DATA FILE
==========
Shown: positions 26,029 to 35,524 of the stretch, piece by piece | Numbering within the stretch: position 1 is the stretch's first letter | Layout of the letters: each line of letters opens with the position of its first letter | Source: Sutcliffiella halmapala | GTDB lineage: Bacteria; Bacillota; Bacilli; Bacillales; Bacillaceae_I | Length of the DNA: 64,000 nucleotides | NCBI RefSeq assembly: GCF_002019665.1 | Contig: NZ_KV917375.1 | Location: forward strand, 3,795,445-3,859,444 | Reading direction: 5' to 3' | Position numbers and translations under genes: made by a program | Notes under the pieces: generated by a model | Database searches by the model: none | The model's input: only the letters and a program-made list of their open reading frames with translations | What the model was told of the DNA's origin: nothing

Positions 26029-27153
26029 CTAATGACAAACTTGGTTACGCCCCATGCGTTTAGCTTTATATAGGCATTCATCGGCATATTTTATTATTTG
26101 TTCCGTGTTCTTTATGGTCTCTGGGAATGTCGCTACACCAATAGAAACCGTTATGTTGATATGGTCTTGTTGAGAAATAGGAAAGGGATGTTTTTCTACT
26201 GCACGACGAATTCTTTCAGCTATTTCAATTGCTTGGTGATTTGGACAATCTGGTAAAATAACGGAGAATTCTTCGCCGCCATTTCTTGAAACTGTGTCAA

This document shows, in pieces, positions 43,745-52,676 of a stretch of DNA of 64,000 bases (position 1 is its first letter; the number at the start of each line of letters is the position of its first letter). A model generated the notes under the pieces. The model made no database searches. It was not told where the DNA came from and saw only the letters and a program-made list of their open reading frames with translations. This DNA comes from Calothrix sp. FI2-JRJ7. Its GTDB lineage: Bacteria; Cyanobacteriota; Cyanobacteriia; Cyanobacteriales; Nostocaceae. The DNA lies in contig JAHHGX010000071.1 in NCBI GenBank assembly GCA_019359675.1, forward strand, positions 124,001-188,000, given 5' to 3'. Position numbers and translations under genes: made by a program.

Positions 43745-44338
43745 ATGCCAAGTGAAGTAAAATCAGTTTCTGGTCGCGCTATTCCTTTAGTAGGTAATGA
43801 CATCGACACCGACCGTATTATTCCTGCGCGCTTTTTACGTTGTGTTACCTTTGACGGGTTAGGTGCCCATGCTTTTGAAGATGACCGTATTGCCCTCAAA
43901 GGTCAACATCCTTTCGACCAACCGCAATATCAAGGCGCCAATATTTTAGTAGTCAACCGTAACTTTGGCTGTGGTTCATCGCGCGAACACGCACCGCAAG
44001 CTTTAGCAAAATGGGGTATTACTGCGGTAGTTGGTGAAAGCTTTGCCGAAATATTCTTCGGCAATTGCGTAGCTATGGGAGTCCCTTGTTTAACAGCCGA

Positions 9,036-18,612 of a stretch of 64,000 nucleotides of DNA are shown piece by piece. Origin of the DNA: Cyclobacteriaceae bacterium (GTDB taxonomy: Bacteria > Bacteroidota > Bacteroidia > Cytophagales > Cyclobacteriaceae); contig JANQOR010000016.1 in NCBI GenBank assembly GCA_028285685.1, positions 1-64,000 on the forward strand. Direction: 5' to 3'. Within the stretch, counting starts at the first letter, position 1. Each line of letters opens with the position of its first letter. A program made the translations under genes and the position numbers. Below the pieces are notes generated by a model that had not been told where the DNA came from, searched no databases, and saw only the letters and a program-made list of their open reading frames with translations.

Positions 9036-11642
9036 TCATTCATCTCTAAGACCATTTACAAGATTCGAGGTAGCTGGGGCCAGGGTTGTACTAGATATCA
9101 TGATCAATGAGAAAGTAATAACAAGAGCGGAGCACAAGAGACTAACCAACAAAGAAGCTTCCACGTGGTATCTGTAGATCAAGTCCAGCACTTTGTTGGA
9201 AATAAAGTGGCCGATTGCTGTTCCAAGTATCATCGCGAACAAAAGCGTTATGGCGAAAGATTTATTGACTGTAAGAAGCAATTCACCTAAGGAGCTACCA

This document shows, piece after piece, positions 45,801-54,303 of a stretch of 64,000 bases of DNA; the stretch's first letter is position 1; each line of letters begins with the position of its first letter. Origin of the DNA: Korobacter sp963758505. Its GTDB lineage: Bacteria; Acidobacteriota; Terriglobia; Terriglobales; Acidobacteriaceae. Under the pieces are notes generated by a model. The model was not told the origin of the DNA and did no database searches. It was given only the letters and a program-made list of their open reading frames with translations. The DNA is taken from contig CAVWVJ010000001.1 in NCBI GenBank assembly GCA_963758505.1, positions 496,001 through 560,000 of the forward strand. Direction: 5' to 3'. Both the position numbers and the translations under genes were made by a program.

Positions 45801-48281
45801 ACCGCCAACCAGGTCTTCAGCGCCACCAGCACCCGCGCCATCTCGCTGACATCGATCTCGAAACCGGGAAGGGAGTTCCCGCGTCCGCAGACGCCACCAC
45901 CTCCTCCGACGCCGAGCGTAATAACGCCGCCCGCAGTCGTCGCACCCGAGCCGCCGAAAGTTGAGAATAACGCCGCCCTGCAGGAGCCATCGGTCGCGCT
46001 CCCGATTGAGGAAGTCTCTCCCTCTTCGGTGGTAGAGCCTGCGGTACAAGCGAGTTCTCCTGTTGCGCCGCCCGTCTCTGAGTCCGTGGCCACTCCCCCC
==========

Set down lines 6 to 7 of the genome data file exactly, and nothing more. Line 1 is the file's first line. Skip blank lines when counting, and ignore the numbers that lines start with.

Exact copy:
This document shows, in pieces, positions 43,745-52,676 of a stretch of DNA of 64,000 bases (position 1 is its first letter; the number at the start of each line of letters is the position of its first letter). A model generated the notes under the pieces. The model made no database searches. It was not told where the DNA came from and saw only the letters and a program-made list of their open reading frames with translations. This DNA comes from Calothrix sp. FI2-JRJ7. Its GTDB lineage: Bacteria; Cyanobacteriota; Cyanobacteriia; Cyanobacteriales; Nostocaceae. The DNA lies in contig JAHHGX010000071.1 in NCBI GenBank assembly GCA_019359675.1, forward strand, positions 124,001-188,000, given 5' to 3'. Position numbers and translations under genes: made by a program.

Positions 43745-44338